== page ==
• Perimeter surveillance
  • Access control
  • Intrusion detection
  • Tested and approved ATM enclosures

PCI perspective of physical ATM security

According to PCI PTS, the following factors will have to be considered for ATM security:

  • Application of dual security mechanisms
  • Controlled and monitored physical access
  • Quick incident response mechanism
  • Proper environmental and operational conditions
  • Installation of a physical shielding barrier, meaning, that you need a tamper-proof casing for the ATM and also the PIN pad.
  • Logical security measures

Network plays a vital role in the working of ATMs from the time when a customer swipes a card, enters the PIN and details are then sent to the RDBMS for validation. Usually, attackers intercept this information to execute logical frauds. The following logical security measures can help avert such incidents:

  • Firewalls
  • Encryption technologies
  • Fraud detection system
  • Protection of communication
  • Logical access control
  • Effective tracking and monitoring system

PCI perspective for logical ATM security

The following aspects should be considered when you look at logical ATM security from a PCI standpoint:

  • Acquirers, processors and other third-parties that have access to store, transmit and/or process cardholder data must comply with PCI DSS.
  • All must presently comply with the PCI DSS requirements of “Do not store magnetic stripe data, pins or pin blocks”.
  • Check ATM audit logs to make sure that only the required data are stored.
  • Remember that if your organization or parties sponsored by your organization gets compromised, you could be subject to the fines under PCI DSS, civil and statutory damages.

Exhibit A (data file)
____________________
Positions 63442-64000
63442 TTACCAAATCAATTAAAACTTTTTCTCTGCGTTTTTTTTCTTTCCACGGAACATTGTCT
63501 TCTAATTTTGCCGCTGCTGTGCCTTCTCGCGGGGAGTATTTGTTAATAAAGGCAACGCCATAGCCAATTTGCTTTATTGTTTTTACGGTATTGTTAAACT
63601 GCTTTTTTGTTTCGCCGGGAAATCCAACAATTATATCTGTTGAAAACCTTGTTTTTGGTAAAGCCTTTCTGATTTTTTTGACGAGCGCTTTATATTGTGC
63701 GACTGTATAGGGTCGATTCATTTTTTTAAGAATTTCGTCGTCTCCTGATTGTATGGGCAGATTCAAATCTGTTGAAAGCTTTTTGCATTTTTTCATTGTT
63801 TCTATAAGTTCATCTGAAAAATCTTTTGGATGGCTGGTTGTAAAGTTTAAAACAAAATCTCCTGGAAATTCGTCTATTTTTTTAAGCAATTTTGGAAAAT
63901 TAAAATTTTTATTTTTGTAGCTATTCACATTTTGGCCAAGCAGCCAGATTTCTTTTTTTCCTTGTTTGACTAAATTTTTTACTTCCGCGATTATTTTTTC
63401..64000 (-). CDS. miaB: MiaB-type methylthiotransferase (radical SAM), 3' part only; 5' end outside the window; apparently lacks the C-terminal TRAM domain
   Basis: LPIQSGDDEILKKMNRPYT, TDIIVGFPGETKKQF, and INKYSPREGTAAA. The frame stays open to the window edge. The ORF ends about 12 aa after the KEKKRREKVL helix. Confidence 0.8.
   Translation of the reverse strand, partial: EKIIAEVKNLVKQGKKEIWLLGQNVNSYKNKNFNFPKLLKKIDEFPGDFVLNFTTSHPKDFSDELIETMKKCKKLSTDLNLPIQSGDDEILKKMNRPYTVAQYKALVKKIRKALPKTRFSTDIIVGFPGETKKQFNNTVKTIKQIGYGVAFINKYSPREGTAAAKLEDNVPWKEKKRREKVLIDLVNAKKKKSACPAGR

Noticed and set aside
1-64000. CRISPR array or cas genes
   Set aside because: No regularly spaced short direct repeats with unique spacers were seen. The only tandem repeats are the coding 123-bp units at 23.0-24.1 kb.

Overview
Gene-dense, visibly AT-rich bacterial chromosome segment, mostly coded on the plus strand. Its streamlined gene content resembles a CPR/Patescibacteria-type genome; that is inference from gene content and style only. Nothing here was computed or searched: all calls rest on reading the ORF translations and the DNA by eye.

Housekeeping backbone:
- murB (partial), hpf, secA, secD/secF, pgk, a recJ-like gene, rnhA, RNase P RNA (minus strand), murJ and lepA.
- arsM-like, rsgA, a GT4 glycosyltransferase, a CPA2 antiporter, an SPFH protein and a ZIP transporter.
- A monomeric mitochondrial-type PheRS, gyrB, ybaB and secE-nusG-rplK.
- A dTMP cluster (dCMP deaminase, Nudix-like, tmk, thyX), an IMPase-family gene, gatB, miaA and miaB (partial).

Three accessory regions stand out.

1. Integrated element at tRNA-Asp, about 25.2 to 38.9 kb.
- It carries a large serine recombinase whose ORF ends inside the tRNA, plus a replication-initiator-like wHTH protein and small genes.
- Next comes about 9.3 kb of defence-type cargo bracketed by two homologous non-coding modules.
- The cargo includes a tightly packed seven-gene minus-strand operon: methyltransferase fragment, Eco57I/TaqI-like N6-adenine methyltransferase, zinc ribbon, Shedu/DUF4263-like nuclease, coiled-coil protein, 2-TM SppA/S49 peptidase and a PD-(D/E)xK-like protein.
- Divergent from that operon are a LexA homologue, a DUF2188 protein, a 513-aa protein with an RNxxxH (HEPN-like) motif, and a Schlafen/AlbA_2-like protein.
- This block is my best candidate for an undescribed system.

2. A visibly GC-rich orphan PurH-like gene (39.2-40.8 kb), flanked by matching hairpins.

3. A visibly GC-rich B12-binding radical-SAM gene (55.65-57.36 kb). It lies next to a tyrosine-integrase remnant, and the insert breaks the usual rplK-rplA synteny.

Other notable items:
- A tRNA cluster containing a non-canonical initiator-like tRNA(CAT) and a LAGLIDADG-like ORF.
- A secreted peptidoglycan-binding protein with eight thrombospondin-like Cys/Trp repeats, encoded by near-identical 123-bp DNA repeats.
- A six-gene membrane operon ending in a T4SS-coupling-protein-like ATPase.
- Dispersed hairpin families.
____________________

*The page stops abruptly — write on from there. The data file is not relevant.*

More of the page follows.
• Maintain inventory of all applications and devices.
  • ATM manufactures must make sure that their devices comply with PTS d PCI PIN to guarantee ATM security. Furthermore, the PA DSS could also eventually impact all software installed on ATM devices.
  • Track all parties with access to cardholder data (excluding cable and telephone companies).

On the PCI PIN front, it is essential to implement, maintain and protect the PIN. The main items to note on this front include:

  • Periodic attestation
  • Dual control and split knowledge: Prevents identify theft and fraud
  • Use of devices that are:
  • TDES/AES encrypted
  • Tamper Resistant Security Modules (TRSM) to avoid compromise of cryptographic security parameters

Besides all of the above-discussed ATM security measures, ATM users should use a machine that is placed in a well-lighted public place. According to Federal law, only the last four digits of the cardholder’s account number should be printed on the transaction receipt so that when a user leaves behind the receipt at the machine location, the account number still remains to be secured. However, it is still essential to hide the entry of your four-digit personal identification number (PIN) on the keypad and this can be done by positioning your body and hand in such a way that the PIN entered by you cannot be recorded by store employees or store cameras. The cardholder’s PIN is not recorded in the journal, but the account number gets recorded. Hence, if you protect your PIN, you automatically protect your account.

 


ATM Security